Maybe some are unfamiliar with your notation like I was. Ok, let's assume it's what I think it is: $\displaystyle \partial B_2(i)$ means the boundary of a circular disc with center at $\displaystyle i$ and radius $\displaystyle 2$. Just never seen that notation before. If so then I'll write it as:

$\displaystyle \mathop\oint\limits_{D(i,2)}\frac{e^{iz}}{z^4-4z^4}dz$

(using $\displaystyle \zeta$ makes it just unnecessarily cluttered)

So that contour encloses only the pole at the origin and you want to solve it using Cauchy's Integral Formula:

$\displaystyle f^{(n)}(w)=\frac{n!}{2\pi i}\mathop\oint\frac{f(z)}{(z-w)^{(n+1)}}dz$

where $\displaystyle f(z)$ is analytic in an on the contour. Then:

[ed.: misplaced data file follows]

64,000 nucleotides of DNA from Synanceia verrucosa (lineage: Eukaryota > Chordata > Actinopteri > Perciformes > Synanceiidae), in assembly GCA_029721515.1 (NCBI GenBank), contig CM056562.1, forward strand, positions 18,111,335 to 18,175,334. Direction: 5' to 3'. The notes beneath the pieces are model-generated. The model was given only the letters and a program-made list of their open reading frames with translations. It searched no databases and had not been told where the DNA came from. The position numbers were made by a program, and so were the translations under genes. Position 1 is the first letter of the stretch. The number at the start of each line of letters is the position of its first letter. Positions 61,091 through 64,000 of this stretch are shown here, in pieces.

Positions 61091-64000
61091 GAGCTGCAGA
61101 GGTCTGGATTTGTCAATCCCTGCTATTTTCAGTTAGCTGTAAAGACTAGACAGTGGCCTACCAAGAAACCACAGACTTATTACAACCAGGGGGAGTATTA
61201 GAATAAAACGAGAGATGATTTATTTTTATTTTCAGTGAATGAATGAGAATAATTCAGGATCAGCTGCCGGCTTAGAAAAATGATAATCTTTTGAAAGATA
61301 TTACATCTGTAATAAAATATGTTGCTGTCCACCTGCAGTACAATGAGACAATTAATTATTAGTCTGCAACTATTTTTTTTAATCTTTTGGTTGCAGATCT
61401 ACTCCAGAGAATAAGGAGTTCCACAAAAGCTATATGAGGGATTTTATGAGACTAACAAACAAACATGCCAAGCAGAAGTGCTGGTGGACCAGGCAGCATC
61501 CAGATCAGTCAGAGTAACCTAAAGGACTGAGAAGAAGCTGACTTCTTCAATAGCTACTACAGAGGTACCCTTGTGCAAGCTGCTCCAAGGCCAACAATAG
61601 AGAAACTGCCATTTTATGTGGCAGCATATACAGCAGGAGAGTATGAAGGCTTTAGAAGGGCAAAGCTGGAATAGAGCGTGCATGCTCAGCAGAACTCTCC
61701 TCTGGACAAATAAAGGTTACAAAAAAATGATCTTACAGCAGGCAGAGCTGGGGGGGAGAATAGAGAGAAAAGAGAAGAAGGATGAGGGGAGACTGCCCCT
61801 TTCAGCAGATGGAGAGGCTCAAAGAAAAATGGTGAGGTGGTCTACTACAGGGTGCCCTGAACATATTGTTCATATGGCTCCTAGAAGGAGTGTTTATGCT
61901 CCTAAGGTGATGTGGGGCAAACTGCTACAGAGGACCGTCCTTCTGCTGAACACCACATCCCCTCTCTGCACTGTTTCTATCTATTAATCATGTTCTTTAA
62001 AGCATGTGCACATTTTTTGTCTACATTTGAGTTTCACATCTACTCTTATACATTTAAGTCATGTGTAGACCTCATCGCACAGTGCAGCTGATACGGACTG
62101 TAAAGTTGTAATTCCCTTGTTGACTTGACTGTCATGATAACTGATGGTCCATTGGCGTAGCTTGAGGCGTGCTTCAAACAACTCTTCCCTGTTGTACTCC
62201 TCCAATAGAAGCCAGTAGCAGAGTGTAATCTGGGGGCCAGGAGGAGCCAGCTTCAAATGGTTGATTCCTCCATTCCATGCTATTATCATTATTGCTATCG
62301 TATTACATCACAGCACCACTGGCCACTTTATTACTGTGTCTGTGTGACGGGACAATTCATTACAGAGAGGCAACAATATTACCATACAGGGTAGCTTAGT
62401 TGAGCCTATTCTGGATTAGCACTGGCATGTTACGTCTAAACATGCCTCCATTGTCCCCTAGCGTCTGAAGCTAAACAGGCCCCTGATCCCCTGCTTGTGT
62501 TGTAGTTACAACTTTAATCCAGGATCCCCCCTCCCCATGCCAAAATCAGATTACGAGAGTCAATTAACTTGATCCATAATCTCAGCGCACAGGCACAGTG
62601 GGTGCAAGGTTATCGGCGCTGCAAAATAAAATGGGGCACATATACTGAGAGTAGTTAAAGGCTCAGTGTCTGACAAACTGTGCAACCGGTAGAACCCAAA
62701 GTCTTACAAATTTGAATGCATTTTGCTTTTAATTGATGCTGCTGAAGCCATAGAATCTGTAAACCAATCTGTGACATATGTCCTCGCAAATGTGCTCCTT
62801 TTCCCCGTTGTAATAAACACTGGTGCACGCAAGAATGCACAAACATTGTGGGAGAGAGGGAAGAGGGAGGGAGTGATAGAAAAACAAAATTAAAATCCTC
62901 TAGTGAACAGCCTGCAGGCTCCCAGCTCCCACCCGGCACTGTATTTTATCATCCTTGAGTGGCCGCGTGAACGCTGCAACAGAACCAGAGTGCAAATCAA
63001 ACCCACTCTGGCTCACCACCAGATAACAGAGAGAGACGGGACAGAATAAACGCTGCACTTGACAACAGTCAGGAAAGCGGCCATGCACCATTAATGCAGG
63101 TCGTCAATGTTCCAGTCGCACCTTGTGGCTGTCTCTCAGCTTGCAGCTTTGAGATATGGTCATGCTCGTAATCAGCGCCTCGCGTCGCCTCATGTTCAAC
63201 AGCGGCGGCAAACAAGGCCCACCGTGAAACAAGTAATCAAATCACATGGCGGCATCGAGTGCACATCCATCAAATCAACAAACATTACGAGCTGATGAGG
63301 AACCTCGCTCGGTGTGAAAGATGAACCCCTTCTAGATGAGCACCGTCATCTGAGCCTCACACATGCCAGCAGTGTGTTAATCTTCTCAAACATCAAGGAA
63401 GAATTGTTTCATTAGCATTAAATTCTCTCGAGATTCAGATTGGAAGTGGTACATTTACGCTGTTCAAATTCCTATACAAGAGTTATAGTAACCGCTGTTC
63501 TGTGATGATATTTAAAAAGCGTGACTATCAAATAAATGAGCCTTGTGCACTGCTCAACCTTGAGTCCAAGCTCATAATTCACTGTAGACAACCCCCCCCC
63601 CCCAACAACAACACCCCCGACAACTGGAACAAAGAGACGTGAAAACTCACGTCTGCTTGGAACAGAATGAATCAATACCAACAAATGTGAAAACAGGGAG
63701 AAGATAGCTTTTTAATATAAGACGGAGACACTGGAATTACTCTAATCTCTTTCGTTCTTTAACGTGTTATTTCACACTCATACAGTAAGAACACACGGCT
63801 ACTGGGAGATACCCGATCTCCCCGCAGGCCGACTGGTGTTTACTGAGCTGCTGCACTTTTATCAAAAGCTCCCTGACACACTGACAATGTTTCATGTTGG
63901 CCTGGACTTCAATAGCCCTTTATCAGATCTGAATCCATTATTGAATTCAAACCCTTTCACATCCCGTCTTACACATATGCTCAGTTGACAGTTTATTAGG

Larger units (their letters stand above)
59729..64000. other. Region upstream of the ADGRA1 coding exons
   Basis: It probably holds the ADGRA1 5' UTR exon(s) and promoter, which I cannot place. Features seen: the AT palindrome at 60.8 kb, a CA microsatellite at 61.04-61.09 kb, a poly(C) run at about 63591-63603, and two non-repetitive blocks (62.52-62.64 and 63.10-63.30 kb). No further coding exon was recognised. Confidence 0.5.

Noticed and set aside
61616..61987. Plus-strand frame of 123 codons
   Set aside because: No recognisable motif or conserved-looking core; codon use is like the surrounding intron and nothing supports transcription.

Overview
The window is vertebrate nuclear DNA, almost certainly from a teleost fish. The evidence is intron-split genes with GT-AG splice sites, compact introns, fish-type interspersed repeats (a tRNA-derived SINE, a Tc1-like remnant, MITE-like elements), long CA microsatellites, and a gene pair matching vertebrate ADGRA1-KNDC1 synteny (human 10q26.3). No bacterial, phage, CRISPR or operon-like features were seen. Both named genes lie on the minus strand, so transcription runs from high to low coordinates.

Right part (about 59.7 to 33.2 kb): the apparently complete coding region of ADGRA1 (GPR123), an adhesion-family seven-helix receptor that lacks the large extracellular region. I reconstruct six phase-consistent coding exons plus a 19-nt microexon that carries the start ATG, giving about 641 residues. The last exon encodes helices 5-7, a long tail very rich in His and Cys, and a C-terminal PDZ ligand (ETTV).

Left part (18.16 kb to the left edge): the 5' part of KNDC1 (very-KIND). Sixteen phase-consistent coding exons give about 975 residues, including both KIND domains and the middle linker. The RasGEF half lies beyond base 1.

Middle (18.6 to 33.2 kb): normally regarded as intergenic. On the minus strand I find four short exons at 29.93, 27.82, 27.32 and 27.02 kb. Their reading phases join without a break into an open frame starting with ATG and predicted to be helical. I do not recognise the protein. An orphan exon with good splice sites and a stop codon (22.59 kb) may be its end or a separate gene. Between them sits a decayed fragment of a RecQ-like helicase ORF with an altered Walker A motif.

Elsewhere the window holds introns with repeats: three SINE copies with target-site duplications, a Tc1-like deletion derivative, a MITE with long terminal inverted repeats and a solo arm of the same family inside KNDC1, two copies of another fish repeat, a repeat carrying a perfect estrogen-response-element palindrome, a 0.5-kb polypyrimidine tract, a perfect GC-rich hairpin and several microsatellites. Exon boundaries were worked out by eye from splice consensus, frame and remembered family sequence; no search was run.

$\displaystyle \mathop\oint\limits_{D(i,2)}\frac{e^{iz}}{z^4-4z^4}dz=\oint\frac{\frac{e^{iz}}{(z^2-4)}}{(z-0)^2}dz=2\pi i\frac{d}{dz}\left(\frac{e^{iz}}{z^2-4}\right)\Bigg|_{z=0}=\pi/2$

Here's a check in Mathematica:

Code:

In[3]:=
NIntegrate[(Exp[I*z]/(z^4 - 4*z^2))*2*I*
Exp[I*t] /. z -> I + 2*Exp[I*t],
{t, 0, 2*Pi}]
N[2*Pi*I*D[Exp[I*z]/(z^2 - 4), z] /. z -> 0]
Out[3]=
1.5707963267949334 - 8.459899447643693*^-14*I
Out[4]=
1.5707963267948966

Do the other ones just like that but I bet you figured it out already.